"The right is general.
It may be supposed from the phraseology of this provision
that the right to keep and bear arms
was only guaranteed to the militia;
but this would be an interpretation not warranted by the intent.
The militia, as has been explained elsewhere,
consists of those persons who, under the law,
are liable to the performance of military duty,
and are officered and enrolled for service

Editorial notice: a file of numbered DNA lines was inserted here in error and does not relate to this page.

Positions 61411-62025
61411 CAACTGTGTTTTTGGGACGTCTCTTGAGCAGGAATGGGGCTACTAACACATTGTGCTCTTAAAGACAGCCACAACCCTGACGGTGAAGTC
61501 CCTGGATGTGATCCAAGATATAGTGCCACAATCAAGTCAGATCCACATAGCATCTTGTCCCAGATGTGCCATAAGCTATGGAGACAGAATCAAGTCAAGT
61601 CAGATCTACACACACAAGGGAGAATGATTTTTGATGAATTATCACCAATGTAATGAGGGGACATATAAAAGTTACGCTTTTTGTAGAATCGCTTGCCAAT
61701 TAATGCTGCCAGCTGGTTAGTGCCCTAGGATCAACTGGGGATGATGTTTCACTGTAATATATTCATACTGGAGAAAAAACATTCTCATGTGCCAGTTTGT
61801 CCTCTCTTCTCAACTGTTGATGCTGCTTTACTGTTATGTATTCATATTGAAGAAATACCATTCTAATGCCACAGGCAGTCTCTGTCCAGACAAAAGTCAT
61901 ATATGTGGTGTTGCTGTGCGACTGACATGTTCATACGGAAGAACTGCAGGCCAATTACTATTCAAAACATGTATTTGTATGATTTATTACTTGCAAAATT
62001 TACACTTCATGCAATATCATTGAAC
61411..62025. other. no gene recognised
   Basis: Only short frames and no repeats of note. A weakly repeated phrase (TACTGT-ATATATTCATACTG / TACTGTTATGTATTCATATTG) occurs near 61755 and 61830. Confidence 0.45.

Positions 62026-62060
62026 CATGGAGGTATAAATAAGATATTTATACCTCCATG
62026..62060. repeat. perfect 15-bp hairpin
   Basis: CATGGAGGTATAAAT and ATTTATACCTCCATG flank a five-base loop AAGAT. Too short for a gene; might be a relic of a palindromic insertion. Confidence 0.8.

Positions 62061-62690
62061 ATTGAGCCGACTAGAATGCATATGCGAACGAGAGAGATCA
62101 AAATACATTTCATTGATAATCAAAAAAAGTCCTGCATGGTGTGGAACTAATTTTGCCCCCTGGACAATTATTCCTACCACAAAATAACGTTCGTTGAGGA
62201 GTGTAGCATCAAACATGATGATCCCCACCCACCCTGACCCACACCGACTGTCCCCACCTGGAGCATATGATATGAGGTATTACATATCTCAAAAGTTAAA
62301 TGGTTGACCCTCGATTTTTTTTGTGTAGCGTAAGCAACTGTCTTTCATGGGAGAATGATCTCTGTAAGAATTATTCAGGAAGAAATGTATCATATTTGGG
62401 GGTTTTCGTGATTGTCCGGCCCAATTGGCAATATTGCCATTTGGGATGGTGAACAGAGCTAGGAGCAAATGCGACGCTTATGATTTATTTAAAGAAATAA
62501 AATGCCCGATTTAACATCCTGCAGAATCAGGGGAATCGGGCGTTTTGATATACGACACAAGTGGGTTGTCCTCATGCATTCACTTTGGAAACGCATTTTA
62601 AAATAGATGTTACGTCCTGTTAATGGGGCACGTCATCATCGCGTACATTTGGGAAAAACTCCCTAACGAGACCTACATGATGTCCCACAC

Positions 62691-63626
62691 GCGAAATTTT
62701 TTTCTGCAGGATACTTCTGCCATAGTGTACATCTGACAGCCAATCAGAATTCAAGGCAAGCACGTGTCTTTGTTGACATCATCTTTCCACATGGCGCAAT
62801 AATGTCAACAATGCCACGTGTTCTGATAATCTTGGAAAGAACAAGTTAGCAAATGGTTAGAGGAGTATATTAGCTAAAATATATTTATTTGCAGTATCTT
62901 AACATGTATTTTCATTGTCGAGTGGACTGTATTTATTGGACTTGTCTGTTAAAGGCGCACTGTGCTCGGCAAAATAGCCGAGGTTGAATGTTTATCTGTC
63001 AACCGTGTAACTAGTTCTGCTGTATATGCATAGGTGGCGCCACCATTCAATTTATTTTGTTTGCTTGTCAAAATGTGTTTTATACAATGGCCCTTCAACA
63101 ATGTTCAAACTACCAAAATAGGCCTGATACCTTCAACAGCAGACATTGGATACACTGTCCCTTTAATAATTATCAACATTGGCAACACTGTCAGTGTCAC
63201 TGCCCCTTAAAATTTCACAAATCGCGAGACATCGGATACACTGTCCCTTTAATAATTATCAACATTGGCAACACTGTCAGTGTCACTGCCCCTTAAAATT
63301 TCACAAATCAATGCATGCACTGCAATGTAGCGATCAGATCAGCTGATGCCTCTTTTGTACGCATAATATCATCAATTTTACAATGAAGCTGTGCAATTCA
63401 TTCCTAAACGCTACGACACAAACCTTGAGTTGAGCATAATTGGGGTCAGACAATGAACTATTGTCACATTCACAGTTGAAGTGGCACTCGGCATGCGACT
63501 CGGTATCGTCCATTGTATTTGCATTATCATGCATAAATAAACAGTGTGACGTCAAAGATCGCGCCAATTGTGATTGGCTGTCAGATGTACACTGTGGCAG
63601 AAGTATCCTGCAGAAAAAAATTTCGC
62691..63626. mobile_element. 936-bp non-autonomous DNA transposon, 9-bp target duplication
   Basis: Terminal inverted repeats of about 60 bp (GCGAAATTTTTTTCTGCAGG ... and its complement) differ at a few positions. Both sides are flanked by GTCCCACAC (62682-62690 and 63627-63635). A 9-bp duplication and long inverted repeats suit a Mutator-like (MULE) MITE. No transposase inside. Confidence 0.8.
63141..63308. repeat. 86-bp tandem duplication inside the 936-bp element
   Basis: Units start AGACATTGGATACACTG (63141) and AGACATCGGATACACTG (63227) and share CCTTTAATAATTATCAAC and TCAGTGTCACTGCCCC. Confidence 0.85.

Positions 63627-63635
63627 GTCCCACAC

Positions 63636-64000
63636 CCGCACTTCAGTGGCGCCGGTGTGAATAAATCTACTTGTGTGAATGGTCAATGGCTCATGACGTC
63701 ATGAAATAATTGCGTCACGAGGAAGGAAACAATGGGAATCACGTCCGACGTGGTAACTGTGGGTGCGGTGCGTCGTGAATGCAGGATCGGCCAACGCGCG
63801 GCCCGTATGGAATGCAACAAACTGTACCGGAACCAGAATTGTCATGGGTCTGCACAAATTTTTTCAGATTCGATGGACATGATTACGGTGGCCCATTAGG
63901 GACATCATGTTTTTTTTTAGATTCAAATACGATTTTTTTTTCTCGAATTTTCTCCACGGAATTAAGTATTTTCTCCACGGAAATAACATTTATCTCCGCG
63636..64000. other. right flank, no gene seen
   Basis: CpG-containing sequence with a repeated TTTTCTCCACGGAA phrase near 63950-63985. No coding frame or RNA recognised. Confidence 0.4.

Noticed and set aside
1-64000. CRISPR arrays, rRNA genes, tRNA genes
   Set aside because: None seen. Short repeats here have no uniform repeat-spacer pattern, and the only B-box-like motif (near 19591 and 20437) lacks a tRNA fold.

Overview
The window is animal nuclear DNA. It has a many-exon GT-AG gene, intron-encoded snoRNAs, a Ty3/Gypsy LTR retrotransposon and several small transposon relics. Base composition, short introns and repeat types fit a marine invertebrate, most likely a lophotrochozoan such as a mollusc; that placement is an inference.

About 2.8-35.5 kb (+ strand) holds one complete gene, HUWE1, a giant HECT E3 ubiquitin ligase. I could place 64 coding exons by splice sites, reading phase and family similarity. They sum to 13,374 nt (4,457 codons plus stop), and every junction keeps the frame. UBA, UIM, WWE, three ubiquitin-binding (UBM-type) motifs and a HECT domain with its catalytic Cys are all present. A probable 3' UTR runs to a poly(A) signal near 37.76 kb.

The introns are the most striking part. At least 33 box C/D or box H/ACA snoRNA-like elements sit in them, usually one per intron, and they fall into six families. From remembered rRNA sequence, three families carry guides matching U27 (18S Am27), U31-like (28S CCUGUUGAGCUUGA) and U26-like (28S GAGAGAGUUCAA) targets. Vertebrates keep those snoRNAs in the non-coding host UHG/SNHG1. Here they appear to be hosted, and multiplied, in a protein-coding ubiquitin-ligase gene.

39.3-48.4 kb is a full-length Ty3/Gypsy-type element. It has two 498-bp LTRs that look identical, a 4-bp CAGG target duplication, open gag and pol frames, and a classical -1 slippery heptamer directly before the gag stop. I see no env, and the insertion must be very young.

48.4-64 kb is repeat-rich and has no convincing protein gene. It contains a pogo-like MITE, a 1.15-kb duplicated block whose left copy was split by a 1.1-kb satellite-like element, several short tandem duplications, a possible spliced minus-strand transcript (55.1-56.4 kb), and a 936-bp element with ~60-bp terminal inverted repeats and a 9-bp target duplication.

when called upon. . . .
[I]f the right were limited to those enrolled,
the purpose of the guarantee might be defeated altogether
by the action or the neglect to act
of the government it was meant to hold in check.
The meaning of the provision undoubtedly is,
that the people, from whom the militia must be taken,
shall have the right to keep and bear arms,
and they need no permission or regulation of law
for that purpose."
(1824-1898) 25th Justice and a Chief Justice of the Michigan Supreme Court (1864-1885)
General Principles of Constitutional Law, Third Edition, 1898